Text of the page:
10. An instrument for measuring the interproximal space between teeth, comprising a handle, a first plurality of graduated cylinders projecting from one end of said handle and a second plurality of graduated cylinders projecting from the opposite end of said handle, whereby said first plurality of graduated cylinders and said second plurality of graduated cylinders are selectively inserted in the interproximal space for measuring the width of the interproximal space.
11. The instrument of claim 10 wherein selected ones of said first plurality of graduated cylinders are angulated with respect to the longitudinal plane of said handle.
12. The instrument of claim 10 wherein said second plurality of graduated cylinders project from said opposite end of said handle substantially in the longitudinal plane of said handle.
13. The instrument of claim 10 wherein selected ones of said first plurality of graduated cylinders are angulated with respect to the longitudinal plane of said handle and said second plurality of graduated cylinders project from said opposite end of said handle substantially in the longitudinal plane of said handle.
14. The instrument of claim 10 further comprising first numerical indicia provided on said handle for indicating the diameter of said first plurality of graduated cylinders and second numerical indicia provided on said handle for indicating the diameter of said second plurality of graduated cylinders.
15. The instrument of claim 14 wherein selected ones of said first plurality of graduated cylinders are angulated with respect to the longitudinal plane of said handle and said second plurality of graduated cylinders project from said opposite end of said handle substantially in the longitudinal plane of said handle.
16. An instrument for measuring interdental spaces, comprising an elongated handle, a first plurality of graduated cylinders projecting from one end of said handle, with the largest one of said first plurality of graduated cylinders extending from said one end of said handle and a second plurality of graduated cylinders projecting from the opposite end of said handle, with the largest one of said second plurality of graduated cylinders extending from said opposite end of said handle, whereby said first plurality of graduated cylinders and said second plurality of graduated cylinders are selectively inserted in the interdental spaces for measuring the width of the interdental spaces.
17. The instrument of claim 16 wherein selected ones of said first plurality of graduated cylinders are angulated with respect to the longitudinal plane of said handle.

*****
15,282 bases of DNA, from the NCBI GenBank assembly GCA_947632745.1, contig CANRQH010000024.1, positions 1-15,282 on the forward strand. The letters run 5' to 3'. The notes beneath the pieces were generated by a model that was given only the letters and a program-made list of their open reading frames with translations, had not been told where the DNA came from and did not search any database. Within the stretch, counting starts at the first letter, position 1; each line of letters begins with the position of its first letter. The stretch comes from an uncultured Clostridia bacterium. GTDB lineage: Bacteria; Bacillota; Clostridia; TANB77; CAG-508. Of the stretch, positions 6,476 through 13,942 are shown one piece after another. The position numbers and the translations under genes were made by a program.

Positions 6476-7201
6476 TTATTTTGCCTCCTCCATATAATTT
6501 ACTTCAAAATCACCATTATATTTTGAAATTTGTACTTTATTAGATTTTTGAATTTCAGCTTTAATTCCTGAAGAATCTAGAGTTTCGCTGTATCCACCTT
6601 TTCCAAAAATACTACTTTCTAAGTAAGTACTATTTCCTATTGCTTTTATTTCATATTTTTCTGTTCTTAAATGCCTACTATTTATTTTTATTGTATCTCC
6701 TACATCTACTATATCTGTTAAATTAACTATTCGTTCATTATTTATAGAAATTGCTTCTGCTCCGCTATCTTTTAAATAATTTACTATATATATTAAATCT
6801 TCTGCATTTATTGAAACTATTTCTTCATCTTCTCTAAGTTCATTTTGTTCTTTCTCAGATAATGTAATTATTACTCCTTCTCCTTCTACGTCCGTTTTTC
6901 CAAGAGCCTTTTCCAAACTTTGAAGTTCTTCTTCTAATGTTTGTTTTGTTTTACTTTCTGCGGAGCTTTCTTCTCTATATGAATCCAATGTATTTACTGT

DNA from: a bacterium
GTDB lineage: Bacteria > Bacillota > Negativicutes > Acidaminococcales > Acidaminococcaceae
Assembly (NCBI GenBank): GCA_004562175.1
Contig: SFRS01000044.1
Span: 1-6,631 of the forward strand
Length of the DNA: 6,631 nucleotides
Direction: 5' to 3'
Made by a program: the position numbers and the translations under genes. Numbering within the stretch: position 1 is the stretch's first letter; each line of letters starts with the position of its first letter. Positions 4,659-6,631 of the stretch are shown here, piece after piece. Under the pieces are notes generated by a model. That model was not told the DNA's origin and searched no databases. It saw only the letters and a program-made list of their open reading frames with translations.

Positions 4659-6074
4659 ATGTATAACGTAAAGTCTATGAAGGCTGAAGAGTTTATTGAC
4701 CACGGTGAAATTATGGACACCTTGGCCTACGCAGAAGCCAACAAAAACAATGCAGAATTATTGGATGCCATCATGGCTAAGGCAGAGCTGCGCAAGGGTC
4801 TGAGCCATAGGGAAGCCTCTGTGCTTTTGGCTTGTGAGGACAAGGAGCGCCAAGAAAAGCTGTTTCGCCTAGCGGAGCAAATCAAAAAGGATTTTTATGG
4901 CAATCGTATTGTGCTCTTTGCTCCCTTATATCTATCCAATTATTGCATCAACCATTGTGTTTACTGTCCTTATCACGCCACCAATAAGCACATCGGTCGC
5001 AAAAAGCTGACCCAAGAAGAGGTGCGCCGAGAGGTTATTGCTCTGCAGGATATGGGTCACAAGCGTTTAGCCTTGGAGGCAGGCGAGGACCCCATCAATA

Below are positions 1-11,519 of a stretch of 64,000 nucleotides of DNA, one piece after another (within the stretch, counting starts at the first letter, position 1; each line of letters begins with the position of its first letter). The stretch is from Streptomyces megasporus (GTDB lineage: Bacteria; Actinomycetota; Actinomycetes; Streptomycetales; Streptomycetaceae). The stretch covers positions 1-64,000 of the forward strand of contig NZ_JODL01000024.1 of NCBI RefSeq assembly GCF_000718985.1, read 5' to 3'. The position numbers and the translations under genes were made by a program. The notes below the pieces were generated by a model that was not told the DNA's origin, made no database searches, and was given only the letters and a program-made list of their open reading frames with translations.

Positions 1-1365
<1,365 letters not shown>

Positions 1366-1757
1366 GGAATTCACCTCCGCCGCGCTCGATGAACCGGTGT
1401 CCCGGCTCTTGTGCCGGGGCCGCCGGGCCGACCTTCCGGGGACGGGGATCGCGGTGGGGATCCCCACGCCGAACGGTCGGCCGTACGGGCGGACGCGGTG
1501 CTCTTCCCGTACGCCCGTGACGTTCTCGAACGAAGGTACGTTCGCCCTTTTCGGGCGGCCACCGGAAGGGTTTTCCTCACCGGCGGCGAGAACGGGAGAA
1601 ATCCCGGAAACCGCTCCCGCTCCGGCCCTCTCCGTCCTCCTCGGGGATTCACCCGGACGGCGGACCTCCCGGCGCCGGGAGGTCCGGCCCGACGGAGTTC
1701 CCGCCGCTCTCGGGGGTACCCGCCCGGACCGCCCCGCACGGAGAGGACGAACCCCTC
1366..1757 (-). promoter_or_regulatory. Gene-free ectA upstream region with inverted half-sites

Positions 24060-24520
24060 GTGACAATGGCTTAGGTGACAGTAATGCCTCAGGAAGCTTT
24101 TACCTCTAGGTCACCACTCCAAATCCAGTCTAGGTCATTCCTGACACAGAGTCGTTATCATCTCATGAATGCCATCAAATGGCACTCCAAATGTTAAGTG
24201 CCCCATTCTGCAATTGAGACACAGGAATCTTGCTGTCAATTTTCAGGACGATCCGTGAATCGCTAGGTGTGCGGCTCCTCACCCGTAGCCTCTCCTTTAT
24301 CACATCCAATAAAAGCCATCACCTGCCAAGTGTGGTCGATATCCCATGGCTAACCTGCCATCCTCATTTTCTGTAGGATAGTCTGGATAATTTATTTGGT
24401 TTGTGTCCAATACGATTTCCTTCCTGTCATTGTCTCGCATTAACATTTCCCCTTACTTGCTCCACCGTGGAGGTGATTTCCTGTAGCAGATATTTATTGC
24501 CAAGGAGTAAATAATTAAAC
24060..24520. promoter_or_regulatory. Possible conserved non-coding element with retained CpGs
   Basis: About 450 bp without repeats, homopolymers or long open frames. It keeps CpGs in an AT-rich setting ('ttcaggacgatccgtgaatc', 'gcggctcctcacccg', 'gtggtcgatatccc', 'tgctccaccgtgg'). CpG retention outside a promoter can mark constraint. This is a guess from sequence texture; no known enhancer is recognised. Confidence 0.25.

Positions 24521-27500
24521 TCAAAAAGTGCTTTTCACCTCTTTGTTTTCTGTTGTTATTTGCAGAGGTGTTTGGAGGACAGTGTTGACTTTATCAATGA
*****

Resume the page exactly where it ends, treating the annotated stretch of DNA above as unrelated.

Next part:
18. The instrument of claim 16 wherein said second plurality of graduated cylinders project from said opposite end of said handle substantially in the longitudinal plane of said handle.
19. The instrument of claim 16 wherein selected ones of said first plurality of graduated cylinders are angulated with respect to the longitudinal plane of said handle and said second plurality of graduated cylinders project from said opposite end of said handle substantially in the longitudinal plane of said handle.
20. The instrument of claim 16 further comprising first numerical indicia provided on said handle for indicating the diameter of said first plurality of graduated cylinders and second numerical indicia provided on said handle for indicating the diameter of said second plurality of graduated cylinders.
21. The instrument of claim 20 wherein selected ones of said first plurality of graduated cylinders are angulated with respect to the longitudinal plane of said handle.
22. The instrument of claim 20 wherein second plurality of graduated cylinders project from said opposite end of said handle substantially in the longitudinal plane of said handle.
23. The instrument of claim 20 wherein selected ones of said first plurality of graduated cylinders are angulated with respect to the longitudinal plane of said handle and said second plurality of graduated cylinders project from said opposite end of said handle substantially in the longitudinal plane of said handle.
24. The instrument of claim 23 further comprising arrow indicia provided on said handle for indicating which of said numerical indicia is applicable to said first plurality of graduated cylinders and said second plurality of graduated cylinders, respectively.
Description
BACKGROUND OF THE INVENTION

1. Field of the Invention